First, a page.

Farmers in North face ‘cliff edge’ in no-deal Brexit

Ulster Farmers’ Union urges UK government to ensure hard Brexit avoided

Ulster Farmers’ Union: “The worst possible outcome for the farming industry is a no-deal”. Photograph: iStock

Ulster Farmers’ Union: “The worst possible outcome for the farming industry is a no-deal”. Photograph: iStock

 

Farmers in the North face a “cliff edge scenario” if the UK leaves the EU with no deal, a representative body has warned.

The Ulster Farmers’ Union (UFU) said on Friday that the UK must “secure a deal that delivers free and frictionless trade with the EU because the alternative poses a serious threat to future livelihoods and businesses in Northern Ireland.

According to Ivor Ferguson, president of the UFU, which is celebrating its centenary this year, the UK government’s latest guidance on a ‘no-deal’ outcome to the negotiations reinforces farmers’ worst fears.

Mr Ferguson said: “We understand that the government must prepare for all eventualities but it is critical that they do everything they can to ensure the no-deal scenario is avoided. If we leave the EU without a deal the UK becomes a ‘third country’ trading partner. This means tariffs, checks, paperwork, and delays.

“The latest notices include one which relates to the export of animals and animal products and suggests we would face a cliff-edge scenario if we leave the EU with no deal. This is completely unacceptable and would be disastrous for farming in Northern Ireland, particularly for our sheep industry, and for the economy.”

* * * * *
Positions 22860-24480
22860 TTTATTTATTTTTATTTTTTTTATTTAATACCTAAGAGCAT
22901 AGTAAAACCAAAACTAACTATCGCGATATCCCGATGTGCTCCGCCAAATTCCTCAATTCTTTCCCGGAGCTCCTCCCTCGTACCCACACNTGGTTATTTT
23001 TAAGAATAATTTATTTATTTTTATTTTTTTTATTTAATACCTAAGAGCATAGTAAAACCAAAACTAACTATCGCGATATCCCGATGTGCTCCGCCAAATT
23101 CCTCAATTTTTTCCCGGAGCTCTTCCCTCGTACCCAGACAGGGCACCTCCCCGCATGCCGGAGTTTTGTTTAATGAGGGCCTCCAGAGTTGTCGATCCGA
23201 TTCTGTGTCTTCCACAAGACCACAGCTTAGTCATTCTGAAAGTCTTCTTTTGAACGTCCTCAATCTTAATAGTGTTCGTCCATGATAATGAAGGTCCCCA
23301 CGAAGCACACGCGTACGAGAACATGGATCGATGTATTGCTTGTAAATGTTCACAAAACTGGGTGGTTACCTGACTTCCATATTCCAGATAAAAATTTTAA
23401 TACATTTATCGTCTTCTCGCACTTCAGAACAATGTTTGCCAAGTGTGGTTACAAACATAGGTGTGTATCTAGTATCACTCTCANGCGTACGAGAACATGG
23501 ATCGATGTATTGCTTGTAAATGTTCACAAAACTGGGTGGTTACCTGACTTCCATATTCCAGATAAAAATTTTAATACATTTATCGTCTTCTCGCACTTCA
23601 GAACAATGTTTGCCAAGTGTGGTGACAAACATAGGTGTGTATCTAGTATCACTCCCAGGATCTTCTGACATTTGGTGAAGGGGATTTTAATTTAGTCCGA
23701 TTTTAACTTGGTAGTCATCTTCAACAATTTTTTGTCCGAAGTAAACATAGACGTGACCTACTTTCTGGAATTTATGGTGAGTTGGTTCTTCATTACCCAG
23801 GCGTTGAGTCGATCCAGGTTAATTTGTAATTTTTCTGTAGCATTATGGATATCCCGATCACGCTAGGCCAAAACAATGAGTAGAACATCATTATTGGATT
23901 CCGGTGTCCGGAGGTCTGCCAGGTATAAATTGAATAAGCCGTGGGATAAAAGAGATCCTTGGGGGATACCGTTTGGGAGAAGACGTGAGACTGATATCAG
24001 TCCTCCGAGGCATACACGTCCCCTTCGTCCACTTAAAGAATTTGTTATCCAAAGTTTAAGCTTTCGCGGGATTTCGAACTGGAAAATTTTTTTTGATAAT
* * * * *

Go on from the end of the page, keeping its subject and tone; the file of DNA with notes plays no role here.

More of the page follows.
The UFU president said that the lack of clarity about future arrangements for the border also remains a key issue.

Border question

Mr Ferguson said the farming body believes any “solution” to the Border question must not only guarantee minimal disruption to North-South trade but ensure that East-West trade is also unaffected .

“The worst possible outcome for the farming industry is a no-deal,” Mr Ferguson said.

Separately, the North’s department of agriculture, environment and rural affairs confirmed on Friday that the total value of direct payments to farmers in the North will be reduced “by £0.61million compared to 2017” because of a less favourable exchange rate this year.